Why must I wear a face mask?

Why should I wear a mask if COVID-19 is a virus that is not airborne?
Ngwa Protus Ambe Bamenda 2
Researchers say that little droplets can stay in the air for some time. So to protect ourselves and prevent spreading the virus, a face mask is a MUST!
The virus is transmitted through respiratory droplets – the liquid that comes out when we cough and sneeze. Most of the virus will be found on the larger droplets that come out, but then fall quickly to the ground – these we do not breathe those in unless the person coughed or sneezed directly to our face. However, now it is known that there are some virus particles found on some of the smaller droplets called ‘aerosols’. These little droplets often ‘hang’ in the air for up to a few hours after someone has coughed or sneezed. So in that case, there is some risk to it being passed through the air. A face masks can reduce the likelihood that the larger droplets are expelled out by someone who is infected.


COVID-19 Focus Group Discussions

We have been brain storming with youths on COVID-19! Sharing challenges, fears, knowledge and best practices to stay safe during this period. Thanks to Canadian Fund for Local Initiatives, we shall also be publishing a special COVID-19 magazine for young people in Bamenda.

Young people have been expressing interesting ideas, practices and fears during this period!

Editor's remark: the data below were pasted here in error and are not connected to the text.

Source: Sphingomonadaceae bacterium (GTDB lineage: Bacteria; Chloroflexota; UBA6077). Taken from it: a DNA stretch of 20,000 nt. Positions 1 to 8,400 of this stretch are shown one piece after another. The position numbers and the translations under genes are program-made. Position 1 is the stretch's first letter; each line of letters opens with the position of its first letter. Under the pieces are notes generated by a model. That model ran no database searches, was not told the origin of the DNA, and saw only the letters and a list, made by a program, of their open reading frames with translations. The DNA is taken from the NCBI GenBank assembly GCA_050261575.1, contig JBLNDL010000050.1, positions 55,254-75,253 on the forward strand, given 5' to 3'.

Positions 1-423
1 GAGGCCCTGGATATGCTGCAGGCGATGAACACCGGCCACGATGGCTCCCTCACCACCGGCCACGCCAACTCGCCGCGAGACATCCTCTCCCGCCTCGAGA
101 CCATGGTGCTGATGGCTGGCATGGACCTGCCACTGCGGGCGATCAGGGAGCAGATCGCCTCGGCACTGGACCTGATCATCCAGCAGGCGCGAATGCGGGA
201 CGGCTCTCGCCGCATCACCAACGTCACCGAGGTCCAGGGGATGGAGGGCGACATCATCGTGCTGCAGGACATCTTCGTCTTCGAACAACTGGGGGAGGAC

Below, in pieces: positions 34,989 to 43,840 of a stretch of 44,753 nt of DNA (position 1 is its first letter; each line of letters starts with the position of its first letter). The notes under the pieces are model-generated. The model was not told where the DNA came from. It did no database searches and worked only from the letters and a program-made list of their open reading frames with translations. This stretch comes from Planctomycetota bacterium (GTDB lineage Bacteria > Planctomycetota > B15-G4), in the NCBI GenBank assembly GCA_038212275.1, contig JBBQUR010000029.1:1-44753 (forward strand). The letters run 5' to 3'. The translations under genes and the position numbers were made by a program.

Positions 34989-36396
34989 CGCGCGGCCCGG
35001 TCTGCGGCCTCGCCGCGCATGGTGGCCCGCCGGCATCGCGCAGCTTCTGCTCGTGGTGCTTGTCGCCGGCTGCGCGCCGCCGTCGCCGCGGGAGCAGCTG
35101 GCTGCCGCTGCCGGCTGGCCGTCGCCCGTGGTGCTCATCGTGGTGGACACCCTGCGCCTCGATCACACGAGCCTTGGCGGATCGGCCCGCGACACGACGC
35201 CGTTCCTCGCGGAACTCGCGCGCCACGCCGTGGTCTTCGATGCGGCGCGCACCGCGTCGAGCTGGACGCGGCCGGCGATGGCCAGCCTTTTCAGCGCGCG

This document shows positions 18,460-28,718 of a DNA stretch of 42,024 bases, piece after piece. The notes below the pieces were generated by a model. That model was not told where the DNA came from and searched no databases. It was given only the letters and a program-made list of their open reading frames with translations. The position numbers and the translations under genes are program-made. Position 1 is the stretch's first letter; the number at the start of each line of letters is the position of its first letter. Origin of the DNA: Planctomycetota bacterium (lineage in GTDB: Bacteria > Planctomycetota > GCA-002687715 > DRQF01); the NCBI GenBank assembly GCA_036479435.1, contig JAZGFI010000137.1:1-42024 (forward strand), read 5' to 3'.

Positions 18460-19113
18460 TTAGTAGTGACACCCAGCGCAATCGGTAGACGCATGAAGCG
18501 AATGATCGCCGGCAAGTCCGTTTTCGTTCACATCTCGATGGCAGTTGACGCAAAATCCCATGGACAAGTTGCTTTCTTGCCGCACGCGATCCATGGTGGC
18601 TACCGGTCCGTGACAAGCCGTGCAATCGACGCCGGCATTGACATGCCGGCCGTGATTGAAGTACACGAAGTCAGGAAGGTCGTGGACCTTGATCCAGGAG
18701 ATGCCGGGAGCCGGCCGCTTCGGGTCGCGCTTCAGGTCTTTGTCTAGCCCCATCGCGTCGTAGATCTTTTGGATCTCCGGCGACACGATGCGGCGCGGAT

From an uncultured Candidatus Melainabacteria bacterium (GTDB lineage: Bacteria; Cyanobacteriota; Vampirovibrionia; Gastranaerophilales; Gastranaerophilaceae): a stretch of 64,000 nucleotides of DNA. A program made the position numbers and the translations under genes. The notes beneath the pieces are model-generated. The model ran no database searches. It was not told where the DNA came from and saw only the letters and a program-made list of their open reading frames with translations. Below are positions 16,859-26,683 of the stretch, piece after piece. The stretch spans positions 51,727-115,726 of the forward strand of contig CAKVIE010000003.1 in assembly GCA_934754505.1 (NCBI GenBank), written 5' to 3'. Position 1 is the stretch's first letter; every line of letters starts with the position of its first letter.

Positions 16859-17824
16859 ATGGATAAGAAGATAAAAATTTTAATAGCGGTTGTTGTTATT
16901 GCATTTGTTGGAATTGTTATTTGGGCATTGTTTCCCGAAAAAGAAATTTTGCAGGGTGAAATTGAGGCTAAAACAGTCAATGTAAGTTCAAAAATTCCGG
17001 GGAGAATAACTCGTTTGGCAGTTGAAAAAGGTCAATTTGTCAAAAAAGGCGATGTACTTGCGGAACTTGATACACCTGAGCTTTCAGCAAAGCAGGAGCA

However we are encouraged to know that young people are keen on staying safe!

Supporting the resilience of young women!


Young women spotting on face masks they have produced at the YOP skills center

Youth Outreach Programme continues to support over 50 young women who are internally displaced and their families to be able to protect themselves in Bamenda as a second case of  COVID-19 was reported in the city. Girls and women already bear the brunt of the ongoing crisis in the Anglophone regions of Cameroon and are more exposed to contracting the virus as they hustle to put food on the table for their families. Most homes are headed by women and most are crowded in limited space!

The fight against the  COVID-19 has kept kept the government of Cameroon and Civil Society Based Organizations busy, looking for the most efficient solutions to protect the vulnerable. Stringent measures have been put in place to curb the spread of the virus which include: use of face masks especially in public places, proper washing and sanitizing of hands as often as possible, physical distancing and the closing of schools amongst others.

Youth Outreach Programme (YOP) and her partners Mission 21 and Citizen Outreach Coalition-UK continue to distribute essential items needed to main the family healthy. These include, hand sanitizers, soap, face mask made by internally displaced girls attending the YOP skills center and menstrual kits. A series of sessions were earlier conducted with the beneficiaries to teach them how to properly wash their hands.

In a conversation with the young women, they confirm that they respecting the measures that have been recommended. Edongnek Rosemary added that she visits friends only when there is need to and drinks a lot of ginger, lemon and honey to boost her immune system. Sirri Vera and Larri Sali said they both avoid crowded spaces.

They all appreciated the partners  saying the items reduces the financial pressures they are going through in paying rents, feeding and paying utilities.